Marianna on Aug. 19, 2015, 3:51 a.m.

    i just read through the last five or six posts all at once, and this last one makes me happy because you sound happy!! Pain is real, and often very necessary for our growth, but coming out the other side is a blessing  

     

    i also love house tours, and can hardly wait to see more of yours!

    Finally, as a former pool owner....don't do it!! We too moved this summer from a house with a pool to one without and not having the maintainace headache (not to mention the expense) of a pool is wonderful!! 

     

     

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  • Alaina

    Alaina on Aug. 23, 2015, 1:32 p.m.

    I love this post and seeing the yard "before".  We are moving locally soon to a house with a yard and I am also looking forward to gardening again, too.  So I am going through something similar soon.  The yard has no gardens except for one very small weedy bed so I will be very busy over the next years setting up something.  However in this stage of my life with small children it has to be manageable.  I like how you put it...gardening for beauty.  I really like your apartment and I can't wait to see how you change the yard. I am looking forward to getting some ideas for my own space.  However I am jealous of zone 5!!!  I'm zone 3. :)

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  • Spalva

    Spalva on Aug. 28, 2015, 2:09 p.m.

    I feel moved to comment on the begging.  I moved last year to a big city on the border with eastern Europe and was suddenly confronted with more begging than I had been in the East itself.  I also questioned God about my responsibility.  Confronted several times daily, I knew that I could not sustain a practice of giving to everyone (although, writing this out, I realise I could give a bit to everyone and not suffer from it).  I decided to place it in God's hand and wait for feelings of "being moved" to give.  Surely I would know when someone was truly hungry/needy.

    One day I walked over the bridge I had walked over hundreds of time and saw a memorial for the large older man who begged there day in, day out.  I had always averted my eyes as he was filthy and full of sores.  The memorial on the bridge was full of notes and flowers.  Most of the notes adressed this man by his Christian name and spoke of how this man had changed the note writer's life, how he had inspired him/her, and how he/she had enjoyed each conversation with him.  And I had not given one cent to the man nor even really looked at him.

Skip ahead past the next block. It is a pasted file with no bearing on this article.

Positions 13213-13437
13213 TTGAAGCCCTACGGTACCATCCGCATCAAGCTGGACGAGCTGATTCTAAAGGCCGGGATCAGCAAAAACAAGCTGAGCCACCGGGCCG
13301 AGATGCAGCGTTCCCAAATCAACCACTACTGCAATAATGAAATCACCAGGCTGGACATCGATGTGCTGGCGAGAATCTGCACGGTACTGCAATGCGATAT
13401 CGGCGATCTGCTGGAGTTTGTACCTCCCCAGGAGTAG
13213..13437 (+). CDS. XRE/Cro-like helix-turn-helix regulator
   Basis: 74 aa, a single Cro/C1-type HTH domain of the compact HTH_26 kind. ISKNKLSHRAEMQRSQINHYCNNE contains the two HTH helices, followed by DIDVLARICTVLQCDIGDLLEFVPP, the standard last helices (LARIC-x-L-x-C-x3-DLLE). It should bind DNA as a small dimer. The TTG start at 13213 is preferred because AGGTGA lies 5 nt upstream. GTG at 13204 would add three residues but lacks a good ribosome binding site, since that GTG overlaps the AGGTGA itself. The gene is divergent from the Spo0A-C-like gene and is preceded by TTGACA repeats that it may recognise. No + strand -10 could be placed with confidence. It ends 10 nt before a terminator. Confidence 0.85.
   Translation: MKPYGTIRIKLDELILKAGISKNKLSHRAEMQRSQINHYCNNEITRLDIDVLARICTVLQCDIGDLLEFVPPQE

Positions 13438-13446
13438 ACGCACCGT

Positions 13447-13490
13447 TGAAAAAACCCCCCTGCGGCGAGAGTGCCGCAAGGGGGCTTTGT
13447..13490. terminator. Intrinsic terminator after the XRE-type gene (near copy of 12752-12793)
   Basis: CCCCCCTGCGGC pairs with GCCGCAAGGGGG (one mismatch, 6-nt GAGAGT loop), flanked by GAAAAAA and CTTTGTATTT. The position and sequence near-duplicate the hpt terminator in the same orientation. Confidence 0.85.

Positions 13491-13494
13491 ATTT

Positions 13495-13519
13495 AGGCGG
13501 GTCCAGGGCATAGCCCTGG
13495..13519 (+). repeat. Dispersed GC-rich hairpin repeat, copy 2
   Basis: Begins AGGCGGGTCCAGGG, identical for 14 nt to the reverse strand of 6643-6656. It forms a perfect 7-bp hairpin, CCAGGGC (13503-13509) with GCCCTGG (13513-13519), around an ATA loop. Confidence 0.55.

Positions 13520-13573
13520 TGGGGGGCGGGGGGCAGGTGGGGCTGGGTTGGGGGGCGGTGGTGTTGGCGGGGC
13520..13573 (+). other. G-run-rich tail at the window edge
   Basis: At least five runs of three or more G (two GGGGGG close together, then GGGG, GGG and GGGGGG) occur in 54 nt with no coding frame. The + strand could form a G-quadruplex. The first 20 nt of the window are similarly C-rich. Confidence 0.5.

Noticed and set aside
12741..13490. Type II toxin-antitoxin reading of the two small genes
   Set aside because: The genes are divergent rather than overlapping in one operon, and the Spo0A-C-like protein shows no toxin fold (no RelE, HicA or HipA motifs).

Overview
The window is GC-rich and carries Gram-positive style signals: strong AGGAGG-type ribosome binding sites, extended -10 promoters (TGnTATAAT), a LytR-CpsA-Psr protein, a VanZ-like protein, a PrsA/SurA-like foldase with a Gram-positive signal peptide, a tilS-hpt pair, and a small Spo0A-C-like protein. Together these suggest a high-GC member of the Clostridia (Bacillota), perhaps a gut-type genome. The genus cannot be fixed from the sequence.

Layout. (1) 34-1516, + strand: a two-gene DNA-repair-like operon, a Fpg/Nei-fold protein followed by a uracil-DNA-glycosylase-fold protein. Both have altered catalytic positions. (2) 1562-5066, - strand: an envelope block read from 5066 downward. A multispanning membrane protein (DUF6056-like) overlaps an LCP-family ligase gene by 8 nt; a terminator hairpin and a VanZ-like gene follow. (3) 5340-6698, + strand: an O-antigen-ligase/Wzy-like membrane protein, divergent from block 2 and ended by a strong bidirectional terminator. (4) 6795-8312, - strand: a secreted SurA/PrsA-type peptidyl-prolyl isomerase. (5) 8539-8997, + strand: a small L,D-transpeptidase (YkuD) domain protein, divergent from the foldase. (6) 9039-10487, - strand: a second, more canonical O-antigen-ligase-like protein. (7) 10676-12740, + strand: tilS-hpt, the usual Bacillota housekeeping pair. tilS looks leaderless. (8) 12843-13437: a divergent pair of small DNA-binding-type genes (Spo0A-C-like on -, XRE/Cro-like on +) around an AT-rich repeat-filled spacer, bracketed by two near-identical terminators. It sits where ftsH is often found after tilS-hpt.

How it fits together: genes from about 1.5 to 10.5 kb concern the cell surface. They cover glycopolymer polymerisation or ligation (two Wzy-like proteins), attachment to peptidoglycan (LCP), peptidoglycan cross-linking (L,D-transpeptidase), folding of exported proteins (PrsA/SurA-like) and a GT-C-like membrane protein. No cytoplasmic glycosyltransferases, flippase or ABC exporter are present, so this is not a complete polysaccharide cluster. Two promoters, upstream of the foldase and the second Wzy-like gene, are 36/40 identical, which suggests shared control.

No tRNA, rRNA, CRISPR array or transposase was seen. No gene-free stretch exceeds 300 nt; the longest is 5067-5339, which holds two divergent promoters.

I realized my "being moved" feelings were my own human projections.  I cannot decide on my own who deserves a penny or two.  I cannot know -- anymore than I can truly know God -- who deserves money and who doesn't.

    The other day I gave 50 euro cents to an old man.  I couldn't know what he would he do with it.  But the answer to my wondering came quickly as I spotted him in line at the bakery. 

    I have no clue what it is to be truly hungry.  And in these days in Europe when people are flooding in from Syria and the Balkans, I must try to give a little something to everyone -- if it's just a smile.  I can't go spend an inordinate amount of money on back-to-school clothes for my teen and then shake my head at a stranger and avert my eyes.  The old Roma lady who moans in front of my grocery store every day helped me the other day when I was trying to tell my daughter to come into the grocery story with me.  She went out of her way to call her from around the corner and was quite proud of herself for helping, smiling widely.  She is human, after all!

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    • renee

      renee on Aug. 28, 2015, 4:43 p.m.

      Spalva,

      Your comment echoes a recent discussion we had in our church small group (small groups of people meeting through the city, based on geographic proximity, to read the bible together, eat and hang out regularly, serve in their community together, support and encourage each other, pray for each other, etc.) about this very thing.

      Damien and I asked this group of people their perspective on the problem/issue (the problem in Montreal, Canada is nothing like the eastern european refuge crisis, I acknowledge), since we are so new to it, living in the city. 

      I was very convicted through that conversation that I had been treating these people as non-people. Simply ignoring them because I didn't know what else to do. I may not be able to give financially to each request (and I don't) but that doesn't mean I shouldn't respond, to smile, even when I have to say 'no'. I don't have to ignore their presence. They're people. 

      What's hard for me is when I feel entitled to space, my privacy, my "personal bubble". And when people get in this space I don't know what to do with that because I find it so awkward. I feel like saying "leave me alone, you're invading my space", or my time (I don't want to slow down to hear someone's conspiracy theories and/or life history, "can't you see I'm trying to buy my vegetables??" 

      I am very challenged by these situations, spiritually, physically, intellectually. What are my rights here? What are your rights? How do I respond when I feel my "rights" (to privacy, space, my own agenda) have been "violated". I am ashamed by my pettiness and I wrestle, repeatedly, with what it means to love my neighbor as myself.